Labor Day Cobbler

by conversationwithnoam

Dear Prof. Chomsky,

It’s Labor Day weekend and I’m looking forward to a hard-earned day off. I can feel the excitement building with my co-workers and community as well.  Questions and comments like, “What are you doing for Labor Day?”, “Enjoy your long weekend!” and “Can you believe we get Monday off?!” are common. Actually, I’ve been too busy to make plans so I just smile and say, “I don’t know, are you doing anything fun?”, “Thank you, have a good one.” or “I know, it’s great!”

My mother hand-delivered a freshly baked “Labor Day Cobbler” to my place of business.  It was very delicious and an incredibly kind gesture. She, like most of us doesn’t consider the externalities of her actions, namely the surge in afternoon drop-ins and the extra mass on my midsection. The kind remarks continued, “This is so delicious!”, “Your mother can really bake!”, “Can I get the recipe?” and “Your mom is a pro!” All of these comments, except maybe the last which, I don’t know if I should take offense to, were very nice. But my attention was concentrated on completing my deadlines before the end of the eight-hour work day.

 In today’s work environment, a day off doesn’t mean less work, it means less time to do it. The rule is, you arrive at eight and leave no later than five, a rule I break habitually for spiritual contentment. Unfortunately, to my knowledge, there is no rule or limit on the amount of work an employee is expected to do in a work day. So I go on working unsustainably, receiving two emails for every email I send and gaining two tasks for each one I complete, all while attempting to manage my time, energy and focus in-between constant reporting and unnecessary meetings.  You wouldn’t believe how many different techniques I’ve tried to compete in these conditions, Pareto’s Principle, Parkinson’s Law, auto responders and therapy to name a few.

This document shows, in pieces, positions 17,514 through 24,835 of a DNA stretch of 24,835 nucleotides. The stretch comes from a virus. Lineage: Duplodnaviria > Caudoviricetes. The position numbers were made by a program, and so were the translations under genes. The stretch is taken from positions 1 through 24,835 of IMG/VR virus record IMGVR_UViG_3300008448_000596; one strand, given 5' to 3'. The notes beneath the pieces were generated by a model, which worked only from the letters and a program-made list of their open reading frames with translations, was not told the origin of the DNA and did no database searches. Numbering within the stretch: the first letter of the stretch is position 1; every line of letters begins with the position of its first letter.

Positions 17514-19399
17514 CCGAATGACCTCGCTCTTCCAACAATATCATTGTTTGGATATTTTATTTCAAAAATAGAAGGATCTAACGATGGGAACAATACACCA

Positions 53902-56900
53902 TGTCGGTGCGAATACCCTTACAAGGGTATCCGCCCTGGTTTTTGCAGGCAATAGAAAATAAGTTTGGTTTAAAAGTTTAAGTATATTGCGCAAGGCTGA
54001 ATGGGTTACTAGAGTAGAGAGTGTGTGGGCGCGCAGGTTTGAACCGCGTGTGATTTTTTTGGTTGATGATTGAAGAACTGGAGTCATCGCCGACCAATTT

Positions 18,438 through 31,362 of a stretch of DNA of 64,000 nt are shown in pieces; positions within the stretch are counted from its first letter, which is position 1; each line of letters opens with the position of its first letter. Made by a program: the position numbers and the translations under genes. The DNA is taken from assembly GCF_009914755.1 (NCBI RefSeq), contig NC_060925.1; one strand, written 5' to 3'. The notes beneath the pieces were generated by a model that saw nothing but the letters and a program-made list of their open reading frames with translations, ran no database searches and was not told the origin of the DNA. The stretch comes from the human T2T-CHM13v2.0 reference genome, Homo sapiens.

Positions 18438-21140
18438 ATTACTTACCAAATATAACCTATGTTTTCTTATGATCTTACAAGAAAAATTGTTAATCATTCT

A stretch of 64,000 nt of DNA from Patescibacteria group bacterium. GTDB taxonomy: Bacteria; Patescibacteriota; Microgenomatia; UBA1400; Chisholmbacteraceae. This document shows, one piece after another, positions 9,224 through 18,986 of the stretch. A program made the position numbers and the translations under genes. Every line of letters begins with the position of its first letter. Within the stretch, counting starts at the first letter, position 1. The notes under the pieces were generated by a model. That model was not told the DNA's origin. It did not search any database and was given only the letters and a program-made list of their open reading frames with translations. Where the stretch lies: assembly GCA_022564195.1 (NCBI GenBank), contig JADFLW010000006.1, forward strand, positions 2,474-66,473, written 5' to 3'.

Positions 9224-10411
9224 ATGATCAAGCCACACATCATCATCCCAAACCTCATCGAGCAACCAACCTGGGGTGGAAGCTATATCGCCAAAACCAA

After my colleagues and I indulged on my mother’s rich and tasty show of support to the workers and I complete enough tasks to protect my position in the corporate entity, at least until next Tuesday, my thoughts move to the origins of Labor Day. How and why was it created, who struggled for it and what hardships did they endure?

It was a surprise to learn, being a product of the Texas Public Education System and a guinea pigs for standardized testing, that the first Labor Day was observed by the Central Labor Union (CLU) of New York on September 5, 1882 and became a federal holiday in 1894, six days after the deaths of two protesters by the U.S. military during the Pullman Strike when workers in a company town protested low wages, long hours and the high price of rent and goods. Company town, is that like Celebration, Florida?

The CLU date was chosen by Pres. Cleveland over International Workers’ Day in a seemingly successful effort to prevent negative emotions tied to the Haymarket Affairs in Chicago. I’ve never celebrated International Workers’ Day, am I getting cheated out of another day off?

I hope you enjoy your long weekend. I’ll try to remember that the rights we enjoy were won by the people and not granted to the people.

Warm regards,
Joe

Ps. I’ve included my mother’s cobbler recipe.

Labor Day Cobbler

1 can crushed pineapple with juice
1 can cherry pie filling
1 stick butter
1 yellow cake mix
1 cup chopped pecans

Spray 9×13 pan, dump pineapple and cherry filling into pan, mix together, spread dry cake mix evenly over top of filling,  sprinkle pecans over top, put butter slices over the top, do not mix.

Bake 350 for 45-50 min.

 

“Labor Unions are the leading force for democratization and progress.”

– Noam Chomsky

 

Resources

Prof. Chomsky speaks about Labor Movements
http://youtu.be/I7x2oxvtIfI

Books by Prof. Noam Chomsky
Hopes and Prospects by Noam Chomsky
The Essential Chomsky (New Press Essential) by Noam Chomsky

Audio by Prof. Noam Chomsky
US Repression I: Smashing Labor mp3
CLASS WAR: The Attack on Working People

 Books by other authors
There is Power in a Union: The Epic Story of Labor in America by Philip Dray

 

Take Action

Move On
Jobs with Justice

American Rights at Work

How to support workers’ rights

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